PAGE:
The Problem With Buying Clicks In Social Media
Advertisers want to reach people and social networks want to make money from their audience, so all the two parties need is a fair way to exchange. But, creating a marketplace between advertisers and social networks based on selling "clicks" is sure to leave both sides very unhappy. The social networks will be unhappy because they will not be receiving full value for their inventory, as people have a tendency to avoid clicking on advertisements. Advertisers are likely to be unhappy with the quality of the traffic generated by those clicks that eventually occur simply by delivering a massive volume of impressions.
Just because pay per click (PPC) turned out to be the golden goose for Google, does not mean it can solve social networks' monetization issues. And if a recent TechCrunch post, "Facebook Click Fraud Enraging Advertisers," is any indication, advertisers are quickly discovering the challenges of paying for traffic coming from social media.
If Google was able to monetize so well using PPC, why can't PPC work in social networks? Because for Google, PPC factors in that people (aka: consumers, aka: audience) might actually want to "click" on the advertisement, therefore benefiting from Google's advertisements. The two main times people come across a Google PPC ad unit are when they search the Web using Google, or when they are on a site that uses Google AdSense. Holding aside AdSense for a moment, when people are using a search bar, they are stating their intention to navigate to another site that might have information they are looking for. In short, they are looking to click on something. If Google's advertisers can provide that "something," then everybody wins -- users are happy, Google is happy and advertisers are happy. AdSense works similarly people's intentions to "click" have to be guessed at, but the same theory applies. If I am on a site that is all about running, I may want to click to another site that has something to do with running. If Google can provide an advertiser that wants that click, then everybody is happy again.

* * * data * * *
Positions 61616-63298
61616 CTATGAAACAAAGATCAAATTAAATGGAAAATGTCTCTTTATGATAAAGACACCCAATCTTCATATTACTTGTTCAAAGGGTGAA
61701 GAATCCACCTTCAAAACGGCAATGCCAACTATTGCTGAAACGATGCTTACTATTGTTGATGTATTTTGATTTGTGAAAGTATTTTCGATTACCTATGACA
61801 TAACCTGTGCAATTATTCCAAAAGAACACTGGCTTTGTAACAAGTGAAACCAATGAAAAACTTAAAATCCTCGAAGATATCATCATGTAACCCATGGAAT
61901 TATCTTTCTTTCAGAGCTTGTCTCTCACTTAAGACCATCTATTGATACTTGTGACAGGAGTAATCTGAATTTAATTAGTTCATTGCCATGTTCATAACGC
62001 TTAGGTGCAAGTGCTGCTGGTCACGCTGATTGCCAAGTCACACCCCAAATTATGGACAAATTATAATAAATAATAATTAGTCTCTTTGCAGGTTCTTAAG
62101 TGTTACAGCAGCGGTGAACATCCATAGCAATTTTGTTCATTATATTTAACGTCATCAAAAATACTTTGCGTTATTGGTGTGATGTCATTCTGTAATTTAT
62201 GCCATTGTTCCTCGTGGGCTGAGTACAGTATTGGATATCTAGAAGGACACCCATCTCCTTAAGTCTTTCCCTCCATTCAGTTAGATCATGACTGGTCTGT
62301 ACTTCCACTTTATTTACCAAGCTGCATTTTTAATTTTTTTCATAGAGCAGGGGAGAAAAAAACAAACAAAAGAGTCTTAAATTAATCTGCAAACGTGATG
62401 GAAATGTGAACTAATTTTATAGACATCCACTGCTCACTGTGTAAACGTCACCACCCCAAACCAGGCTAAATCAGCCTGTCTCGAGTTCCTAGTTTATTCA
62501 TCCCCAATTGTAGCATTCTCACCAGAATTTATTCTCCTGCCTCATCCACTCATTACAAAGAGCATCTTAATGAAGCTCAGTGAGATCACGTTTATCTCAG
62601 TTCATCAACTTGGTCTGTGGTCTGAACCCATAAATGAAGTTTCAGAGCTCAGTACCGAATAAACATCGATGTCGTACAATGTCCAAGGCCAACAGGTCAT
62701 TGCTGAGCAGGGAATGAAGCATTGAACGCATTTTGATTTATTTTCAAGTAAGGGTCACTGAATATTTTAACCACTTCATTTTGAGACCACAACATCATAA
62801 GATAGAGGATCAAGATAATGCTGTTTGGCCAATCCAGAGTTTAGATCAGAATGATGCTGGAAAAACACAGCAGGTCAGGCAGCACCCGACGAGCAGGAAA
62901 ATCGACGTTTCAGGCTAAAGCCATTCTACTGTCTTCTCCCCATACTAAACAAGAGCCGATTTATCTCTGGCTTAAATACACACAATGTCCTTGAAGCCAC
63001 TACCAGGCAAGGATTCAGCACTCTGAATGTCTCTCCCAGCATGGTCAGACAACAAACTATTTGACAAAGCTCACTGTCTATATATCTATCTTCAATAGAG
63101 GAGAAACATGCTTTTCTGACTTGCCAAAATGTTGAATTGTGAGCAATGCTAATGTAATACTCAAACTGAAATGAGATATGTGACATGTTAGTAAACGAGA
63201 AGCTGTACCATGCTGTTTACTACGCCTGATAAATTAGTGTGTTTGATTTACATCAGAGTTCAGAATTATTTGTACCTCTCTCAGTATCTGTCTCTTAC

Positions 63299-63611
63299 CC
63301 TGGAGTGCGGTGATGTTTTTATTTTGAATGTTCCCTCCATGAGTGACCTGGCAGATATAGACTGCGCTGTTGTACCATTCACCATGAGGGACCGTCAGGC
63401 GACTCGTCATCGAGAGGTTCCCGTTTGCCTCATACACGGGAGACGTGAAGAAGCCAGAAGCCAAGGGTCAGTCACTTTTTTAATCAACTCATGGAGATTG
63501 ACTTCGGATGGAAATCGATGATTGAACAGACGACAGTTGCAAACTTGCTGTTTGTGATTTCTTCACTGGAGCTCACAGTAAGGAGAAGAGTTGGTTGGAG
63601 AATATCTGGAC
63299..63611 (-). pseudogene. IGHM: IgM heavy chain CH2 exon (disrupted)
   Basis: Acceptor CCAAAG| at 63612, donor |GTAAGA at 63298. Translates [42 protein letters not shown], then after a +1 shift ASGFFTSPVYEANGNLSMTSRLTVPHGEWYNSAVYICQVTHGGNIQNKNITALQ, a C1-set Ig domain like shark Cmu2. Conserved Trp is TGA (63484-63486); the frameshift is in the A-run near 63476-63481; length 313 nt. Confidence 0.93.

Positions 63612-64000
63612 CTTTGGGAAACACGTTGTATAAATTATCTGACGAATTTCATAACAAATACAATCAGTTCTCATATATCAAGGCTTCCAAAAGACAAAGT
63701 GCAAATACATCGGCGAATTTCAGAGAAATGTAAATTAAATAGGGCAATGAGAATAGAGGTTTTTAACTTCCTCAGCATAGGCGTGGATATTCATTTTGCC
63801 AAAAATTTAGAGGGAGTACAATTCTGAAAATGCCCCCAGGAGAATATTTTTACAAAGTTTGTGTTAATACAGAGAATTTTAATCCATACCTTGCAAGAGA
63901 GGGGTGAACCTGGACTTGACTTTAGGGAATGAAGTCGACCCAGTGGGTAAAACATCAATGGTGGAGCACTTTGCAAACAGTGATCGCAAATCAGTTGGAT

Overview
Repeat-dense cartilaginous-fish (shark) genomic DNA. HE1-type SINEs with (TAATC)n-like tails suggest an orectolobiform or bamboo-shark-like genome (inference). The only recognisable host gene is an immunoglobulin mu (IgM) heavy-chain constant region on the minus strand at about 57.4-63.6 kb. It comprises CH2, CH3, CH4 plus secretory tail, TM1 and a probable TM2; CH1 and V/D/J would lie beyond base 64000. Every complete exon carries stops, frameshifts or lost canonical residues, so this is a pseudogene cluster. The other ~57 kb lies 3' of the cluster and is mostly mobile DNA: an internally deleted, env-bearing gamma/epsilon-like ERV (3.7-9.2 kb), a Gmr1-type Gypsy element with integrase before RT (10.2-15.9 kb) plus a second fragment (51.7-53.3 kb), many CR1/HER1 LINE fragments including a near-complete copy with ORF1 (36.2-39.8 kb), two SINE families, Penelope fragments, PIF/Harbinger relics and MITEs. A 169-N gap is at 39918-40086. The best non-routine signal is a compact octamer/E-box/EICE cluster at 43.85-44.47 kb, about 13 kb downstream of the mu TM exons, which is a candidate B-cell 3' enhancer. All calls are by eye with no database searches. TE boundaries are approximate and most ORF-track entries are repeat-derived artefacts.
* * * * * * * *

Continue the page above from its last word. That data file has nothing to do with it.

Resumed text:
But when you get to social media, the formula doesn't work anymore. Even Google, the uncontested master of PPC technology, couldn't make people click in its deal with MySpace. Here's the simple reason why: If I go to a friend's page and my friend loves to go running, it is likely that my friend will have lots of content on his/her page about running -- which might tell Google, or any other AdSense-like program, to offer me a chance to click on an advertisement about, or related to running. But I didn't come to my friend's page to learn about running; I came to learn about my friend. Therefore I had no intention to click going in, and the PPC model falls down.
Even when PPC ads target me using the data my social networks have about me -- for example, Facebook knows I am getting married in September -- they end up serving ads that they hope are so relevant that even though I had no intention of clicking on anything to do with weddings, they can get me to anyway. It's easy to see the difference between serving me a wedding advertisement when I am searching for it, or when I am on a page about weddings, but how does that translate to when I am on my Facebook homepage? It might be relevant in one way, but it is not relevant in BOTH context or timing. This causes lower click rates; and while some of the clicks that do happen would be valuable, it's just that the total value advertisers and social networks can derive from those clicks isn't enough to make the relationship work.
In the end, selling clicks and traffic when people don't want to click or navigate the Web will inevitably fail.
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